Pulte: Slashing Development Will Cost Clarksburg $13 Million a Year
Pulte Homes recently submitted an analysis to the Montgomery County Planning Board showing the impact of the Planning Board staff recommendation to slash the number of homes allowed at Pulte’s Ten Mile Creek development. According to the study, massively reducing the number of homes allowed at the Ten Mile Creek development would cost local businesses more than $13 million in annual retail spending. The analysis shows local retail spending loses $16,600 for every home not built.
Details of the report provided by Pulte Homes public relations firm, Maier & Warner Public Relations.
The report compiled by respected real estate advisor RCLCO (Robert Charles Lesser & Co.) shows that each household in the Ten Mile Creek development would spend $16,600 annually on retail goods and services in Clarksburg. Once built under current zoning, which allows about 1,000 units on 538 acres with the use of Transfer Development Rights (TDRs), it is anticipated that Ten Mile Creek would pump $16.6 million into Clarksburg’s annual economy.
If adopted, a recommended down zoning of the Pulte land would allow a maximum of 215 units, at 0.4 units per acre. Based on the RCLCO projections, this down zoning would result in a fraction of the potential retail spending at Clarksburg businesses—about $3.5 million annually, or more than $13 million less than the full Pulte plan would bring.
“In a community like Clarksburg that is already desperate for successful retail services, it is hard to reconcile how planning staff justifies this outcome,” said Lewis Birnbaum, president of Pulte’s Mid-Atlantic Division, pointing out that Clarksburg has seen its share of businesses that have tried to make a go of it only to struggle and close. “There’s nothing in the staff report that addresses the realities of lost spending and lost jobs, which are absolutely essential to the vitality of Clarksburg. … And based on what we’ve heard from residents, there is widespread concern about making sure Clarksburg gets the chance it deserves to be the thriving community it was intended to be.”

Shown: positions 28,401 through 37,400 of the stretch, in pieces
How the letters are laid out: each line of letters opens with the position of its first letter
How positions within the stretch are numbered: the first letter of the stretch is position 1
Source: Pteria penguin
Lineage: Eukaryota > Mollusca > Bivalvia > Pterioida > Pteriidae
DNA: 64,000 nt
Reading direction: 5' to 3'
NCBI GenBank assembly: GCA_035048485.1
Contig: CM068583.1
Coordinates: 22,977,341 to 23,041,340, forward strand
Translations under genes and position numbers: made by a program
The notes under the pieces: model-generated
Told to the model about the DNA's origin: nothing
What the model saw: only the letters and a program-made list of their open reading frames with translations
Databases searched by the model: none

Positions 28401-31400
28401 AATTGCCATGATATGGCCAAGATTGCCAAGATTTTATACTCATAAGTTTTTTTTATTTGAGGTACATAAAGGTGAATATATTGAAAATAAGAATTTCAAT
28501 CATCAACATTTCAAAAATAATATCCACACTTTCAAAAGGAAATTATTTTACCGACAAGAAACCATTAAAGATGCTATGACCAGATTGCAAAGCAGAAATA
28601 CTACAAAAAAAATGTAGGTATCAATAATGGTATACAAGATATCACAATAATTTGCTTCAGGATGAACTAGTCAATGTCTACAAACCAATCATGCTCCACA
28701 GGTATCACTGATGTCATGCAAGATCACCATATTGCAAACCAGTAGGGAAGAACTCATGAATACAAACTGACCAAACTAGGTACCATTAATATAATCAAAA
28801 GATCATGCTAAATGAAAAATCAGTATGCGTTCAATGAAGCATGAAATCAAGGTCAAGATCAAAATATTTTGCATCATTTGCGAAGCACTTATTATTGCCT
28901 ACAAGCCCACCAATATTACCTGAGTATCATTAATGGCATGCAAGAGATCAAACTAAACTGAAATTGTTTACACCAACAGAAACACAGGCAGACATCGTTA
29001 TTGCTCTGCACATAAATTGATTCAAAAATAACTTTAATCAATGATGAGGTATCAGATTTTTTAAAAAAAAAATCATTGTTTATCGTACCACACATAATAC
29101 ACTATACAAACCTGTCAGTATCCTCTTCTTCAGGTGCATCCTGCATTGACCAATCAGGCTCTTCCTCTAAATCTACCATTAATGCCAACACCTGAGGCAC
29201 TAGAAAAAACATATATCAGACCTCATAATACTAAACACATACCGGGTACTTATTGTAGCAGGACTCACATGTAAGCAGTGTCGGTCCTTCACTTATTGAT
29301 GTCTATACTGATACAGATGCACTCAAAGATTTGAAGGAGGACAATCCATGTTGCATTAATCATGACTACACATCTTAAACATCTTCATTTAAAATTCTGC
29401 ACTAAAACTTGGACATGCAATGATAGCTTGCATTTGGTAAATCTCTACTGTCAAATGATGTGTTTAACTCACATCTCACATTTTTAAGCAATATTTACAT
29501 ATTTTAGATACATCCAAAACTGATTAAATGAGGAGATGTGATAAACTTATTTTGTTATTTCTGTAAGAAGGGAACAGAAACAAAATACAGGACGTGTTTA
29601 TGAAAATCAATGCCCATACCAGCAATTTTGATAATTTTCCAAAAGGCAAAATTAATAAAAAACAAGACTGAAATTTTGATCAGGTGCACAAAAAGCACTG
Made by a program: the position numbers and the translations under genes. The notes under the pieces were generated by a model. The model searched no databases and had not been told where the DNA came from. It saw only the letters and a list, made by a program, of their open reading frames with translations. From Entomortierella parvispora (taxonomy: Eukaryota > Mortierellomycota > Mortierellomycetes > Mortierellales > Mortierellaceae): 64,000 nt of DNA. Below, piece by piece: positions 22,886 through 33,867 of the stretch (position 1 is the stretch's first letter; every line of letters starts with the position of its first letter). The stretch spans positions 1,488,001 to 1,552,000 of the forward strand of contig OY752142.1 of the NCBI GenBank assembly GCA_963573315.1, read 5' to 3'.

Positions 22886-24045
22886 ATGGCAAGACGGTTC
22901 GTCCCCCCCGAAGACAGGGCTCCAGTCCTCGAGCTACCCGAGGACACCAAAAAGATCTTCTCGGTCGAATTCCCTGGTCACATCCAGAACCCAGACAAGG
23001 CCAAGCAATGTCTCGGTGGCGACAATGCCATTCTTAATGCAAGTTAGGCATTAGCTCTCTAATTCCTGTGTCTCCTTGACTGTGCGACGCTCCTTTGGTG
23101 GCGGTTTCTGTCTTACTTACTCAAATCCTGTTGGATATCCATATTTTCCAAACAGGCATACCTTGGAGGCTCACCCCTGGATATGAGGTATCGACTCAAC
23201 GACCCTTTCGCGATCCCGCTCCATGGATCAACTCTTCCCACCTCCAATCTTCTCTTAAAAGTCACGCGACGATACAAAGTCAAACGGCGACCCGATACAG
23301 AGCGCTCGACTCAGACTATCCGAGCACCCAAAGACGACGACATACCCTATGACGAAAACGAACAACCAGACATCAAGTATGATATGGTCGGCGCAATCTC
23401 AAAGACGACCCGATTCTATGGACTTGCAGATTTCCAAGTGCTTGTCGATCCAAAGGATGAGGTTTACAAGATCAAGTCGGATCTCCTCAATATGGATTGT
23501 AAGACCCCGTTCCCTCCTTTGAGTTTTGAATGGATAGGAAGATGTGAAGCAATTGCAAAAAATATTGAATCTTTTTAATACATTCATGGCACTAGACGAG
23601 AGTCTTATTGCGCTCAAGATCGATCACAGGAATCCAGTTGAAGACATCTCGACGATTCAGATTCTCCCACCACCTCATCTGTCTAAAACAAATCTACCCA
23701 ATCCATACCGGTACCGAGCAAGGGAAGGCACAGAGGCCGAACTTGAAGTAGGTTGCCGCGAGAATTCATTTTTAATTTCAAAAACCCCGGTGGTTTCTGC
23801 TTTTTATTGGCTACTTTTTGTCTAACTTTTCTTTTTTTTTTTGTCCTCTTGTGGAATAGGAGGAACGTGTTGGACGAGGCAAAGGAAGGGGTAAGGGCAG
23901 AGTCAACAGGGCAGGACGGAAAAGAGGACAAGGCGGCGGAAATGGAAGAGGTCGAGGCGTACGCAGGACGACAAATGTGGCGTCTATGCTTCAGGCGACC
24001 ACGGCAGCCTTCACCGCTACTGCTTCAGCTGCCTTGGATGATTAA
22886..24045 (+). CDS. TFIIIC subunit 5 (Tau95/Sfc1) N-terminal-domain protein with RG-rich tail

The County Council last fall directed county planners to undertake a limited review of the approved Master Plan to ensure that development in the final stage of Clarksburg balances environmental concerns with the stated goals of community building.
The RCLCO retail report was submitted to the planning board along with a letter from Pulte attorney Robert R. Harris, of Lerch Early and Brewer, that states, “we are afraid staff and the consultants continue to overlook the fact that the 1994 Master Plan was already a careful balance between community building interests, County housing policies, economic development objectives and environmental protection goals. There is no clear reason to change that balance.”